Business groups have expressed concerns about the funding for the Government's Green Deal.
Today Chief Secretary to the Treasury Danny Alexaner announced a £7m loan from the Department of Energy and Climate Change (DECC) to The Green Deal Finance Company (TGDFC).
It will allow TGDFC to continue developing its offer of low cost finance, expected to be available early in 2013.
Green Deal Providers will be able to access finance through TGDFC, enabling them to offer low cost finance packages to consumers upgrading their homes under the Green Deal.
The Glass and Glazing Federation said it is still concerned about the whole funding proposals for Green Deal, specifically the fact that the majority of window contracts through Green Deal will require "Top-Up", which will not be eligible for this funding.
"This may act as a disincentive to undertake the work," GGF said in a statement.
"That said the move by DECC to provide this loan will certainly allow work to continue to develop the provision of low cost finance and should be applauded.
"More must still be done to make the replacement of windows a more attractive option financially for the building owner."
Keith Riddle, Managing Director at VELUX, said the £7million Government loan is just the first step in ensuring the Green Deal is affordable for homeowners.
"With more than 4 million UK homes residing in the lowest two grades on their Energy Performance Certificate we need to see increased investment if the scheme is to live up to its promise of 'greening' our buildings," added.
"The Government should now seriously consider additional funding from the UK Infrastructure Guarantees Scheme.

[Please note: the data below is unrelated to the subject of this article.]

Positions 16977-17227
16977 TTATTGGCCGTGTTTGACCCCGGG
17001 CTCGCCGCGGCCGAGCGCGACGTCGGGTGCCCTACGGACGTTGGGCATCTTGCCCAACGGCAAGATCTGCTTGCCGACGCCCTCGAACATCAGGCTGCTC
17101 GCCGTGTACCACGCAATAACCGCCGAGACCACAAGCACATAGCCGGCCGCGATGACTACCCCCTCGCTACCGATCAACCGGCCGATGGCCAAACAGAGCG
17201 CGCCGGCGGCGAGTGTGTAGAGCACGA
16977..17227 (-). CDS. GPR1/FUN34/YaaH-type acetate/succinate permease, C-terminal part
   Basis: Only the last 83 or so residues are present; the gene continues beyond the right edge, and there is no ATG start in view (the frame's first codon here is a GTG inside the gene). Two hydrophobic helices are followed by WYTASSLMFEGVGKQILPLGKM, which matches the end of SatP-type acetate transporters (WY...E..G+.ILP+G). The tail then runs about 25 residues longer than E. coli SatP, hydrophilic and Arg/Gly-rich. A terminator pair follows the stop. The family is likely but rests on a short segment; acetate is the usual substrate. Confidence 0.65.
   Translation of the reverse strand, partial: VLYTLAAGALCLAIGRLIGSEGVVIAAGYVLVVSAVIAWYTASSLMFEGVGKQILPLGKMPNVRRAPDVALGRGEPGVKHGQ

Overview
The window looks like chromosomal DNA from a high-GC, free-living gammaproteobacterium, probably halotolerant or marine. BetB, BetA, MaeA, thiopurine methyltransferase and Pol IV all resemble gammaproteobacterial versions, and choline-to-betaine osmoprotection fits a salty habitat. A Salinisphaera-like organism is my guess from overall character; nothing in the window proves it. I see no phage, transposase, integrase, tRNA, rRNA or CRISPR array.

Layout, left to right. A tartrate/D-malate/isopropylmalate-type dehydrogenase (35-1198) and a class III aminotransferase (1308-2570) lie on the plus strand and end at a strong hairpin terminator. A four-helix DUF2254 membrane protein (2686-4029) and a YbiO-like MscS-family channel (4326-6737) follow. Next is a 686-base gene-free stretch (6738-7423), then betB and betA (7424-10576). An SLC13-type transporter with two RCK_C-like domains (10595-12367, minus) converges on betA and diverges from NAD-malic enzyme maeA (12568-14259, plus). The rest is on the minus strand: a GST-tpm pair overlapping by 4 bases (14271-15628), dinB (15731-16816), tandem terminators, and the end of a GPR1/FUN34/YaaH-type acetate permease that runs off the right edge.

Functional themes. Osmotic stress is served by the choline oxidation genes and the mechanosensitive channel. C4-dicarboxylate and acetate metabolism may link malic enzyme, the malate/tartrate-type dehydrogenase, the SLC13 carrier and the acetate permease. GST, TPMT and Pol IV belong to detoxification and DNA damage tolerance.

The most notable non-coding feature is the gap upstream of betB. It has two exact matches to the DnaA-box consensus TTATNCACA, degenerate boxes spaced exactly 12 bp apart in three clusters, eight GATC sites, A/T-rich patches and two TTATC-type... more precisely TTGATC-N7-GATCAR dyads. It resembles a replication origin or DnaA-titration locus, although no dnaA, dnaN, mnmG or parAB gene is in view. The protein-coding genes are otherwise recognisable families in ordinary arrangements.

"However, even with this increased investment, another worry is that homeowners remain in the dark about the scheme's impending launch.
"Our own research as part of the Dods Green Deal Dialogue Group reveals that a significant proportion of MPs do not understand the Green Deal and will not promote it to their constituents.
"Unless a top down approach is taken by Government we will not succeed in addressing the UK’s carbon emissions attributable to buildings and the very real and growing issues of fuel poverty and unemployment."
The Dods Green Deal Dialogue was held last month at the Institution of Engineering and Technology in Birmingham.
It was attended by small and large businesses interested in getting involved in the scheme, trade associations, Department of Energy and Climate Change (DECC) representatives and Green Deal providers.
The summit, which combined an exhibition with breakout policy discussions on the implications of the Green Deal for the domestic and non-domestic markets, examined the benefits on offer to entice consumers as well as asking whether the proposed measures to compel landlords to comply with the scheme were too punitive.
Under present DECC proposals, private landlords that fail to bring properties up to a defined emissions threshold could face non-compliance fines, to be introduced by 2018.
Energy and Climate Change Minister Greg Barker welcomed today's "important developments".
"The opening of the Green Deal register will enable businesses to start becoming Green Deal authorised and the Green Deal Quality Mark will show they have met our standards," he said.
"Crucially, this will protect consumers, who will know that anyone displaying the Quality Mark has been through the required process to become authorised.
"The loan we have agreed with The Green Deal Finance Company will help them to undertake essential development and be ready to offer finance to Green Deal Providers in early 2013."